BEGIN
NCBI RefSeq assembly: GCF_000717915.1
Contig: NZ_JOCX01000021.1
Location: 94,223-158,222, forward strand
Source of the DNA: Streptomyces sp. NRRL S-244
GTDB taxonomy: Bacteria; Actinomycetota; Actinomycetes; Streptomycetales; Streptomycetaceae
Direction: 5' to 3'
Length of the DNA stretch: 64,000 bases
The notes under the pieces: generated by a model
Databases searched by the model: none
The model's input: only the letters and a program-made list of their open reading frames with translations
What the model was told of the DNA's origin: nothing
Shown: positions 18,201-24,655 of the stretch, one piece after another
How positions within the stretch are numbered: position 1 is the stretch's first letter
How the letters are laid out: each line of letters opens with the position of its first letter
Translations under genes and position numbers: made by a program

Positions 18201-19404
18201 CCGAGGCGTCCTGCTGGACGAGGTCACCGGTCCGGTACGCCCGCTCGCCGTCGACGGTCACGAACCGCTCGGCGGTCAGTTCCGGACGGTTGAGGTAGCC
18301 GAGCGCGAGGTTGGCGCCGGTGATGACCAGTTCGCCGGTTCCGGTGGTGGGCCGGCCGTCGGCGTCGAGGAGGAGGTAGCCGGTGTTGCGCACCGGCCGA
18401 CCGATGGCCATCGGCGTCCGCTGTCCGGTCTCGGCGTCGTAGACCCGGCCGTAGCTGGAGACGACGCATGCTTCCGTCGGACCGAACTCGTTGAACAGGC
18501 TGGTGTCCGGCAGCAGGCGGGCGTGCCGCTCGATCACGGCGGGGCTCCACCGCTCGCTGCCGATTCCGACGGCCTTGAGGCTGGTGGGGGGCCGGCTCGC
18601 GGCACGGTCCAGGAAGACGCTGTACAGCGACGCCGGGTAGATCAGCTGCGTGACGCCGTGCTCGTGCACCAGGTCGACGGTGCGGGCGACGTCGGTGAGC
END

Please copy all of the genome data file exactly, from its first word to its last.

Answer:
NCBI RefSeq assembly: GCF_000717915.1
Contig: NZ_JOCX01000021.1
Location: 94,223-158,222, forward strand
Source of the DNA: Streptomyces sp. NRRL S-244
GTDB taxonomy: Bacteria; Actinomycetota; Actinomycetes; Streptomycetales; Streptomycetaceae
Direction: 5' to 3'
Length of the DNA stretch: 64,000 bases
The notes under the pieces: generated by a model
Databases searched by the model: none
The model's input: only the letters and a program-made list of their open reading frames with translations
What the model was told of the DNA's origin: nothing
Shown: positions 18,201-24,655 of the stretch, one piece after another
How positions within the stretch are numbered: position 1 is the stretch's first letter
How the letters are laid out: each line of letters opens with the position of its first letter
Translations under genes and position numbers: made by a program

Positions 18201-19404
18201 CCGAGGCGTCCTGCTGGACGAGGTCACCGGTCCGGTACGCCCGCTCGCCGTCGACGGTCACGAACCGCTCGGCGGTCAGTTCCGGACGGTTGAGGTAGCC
18301 GAGCGCGAGGTTGGCGCCGGTGATGACCAGTTCGCCGGTTCCGGTGGTGGGCCGGCCGTCGGCGTCGAGGAGGAGGTAGCCGGTGTTGCGCACCGGCCGA
18401 CCGATGGCCATCGGCGTCCGCTGTCCGGTCTCGGCGTCGTAGACCCGGCCGTAGCTGGAGACGACGCATGCTTCCGTCGGACCGAACTCGTTGAACAGGC
18501 TGGTGTCCGGCAGCAGGCGGGCGTGCCGCTCGATCACGGCGGGGCTCCACCGCTCGCTGCCGATTCCGACGGCCTTGAGGCTGGTGGGGGGCCGGCTCGC
18601 GGCACGGTCCAGGAAGACGCTGTACAGCGACGCCGGGTAGATCAGCTGCGTGACGCCGTGCTCGTGCACCAGGTCGACGGTGCGGGCGACGTCGGTGAGC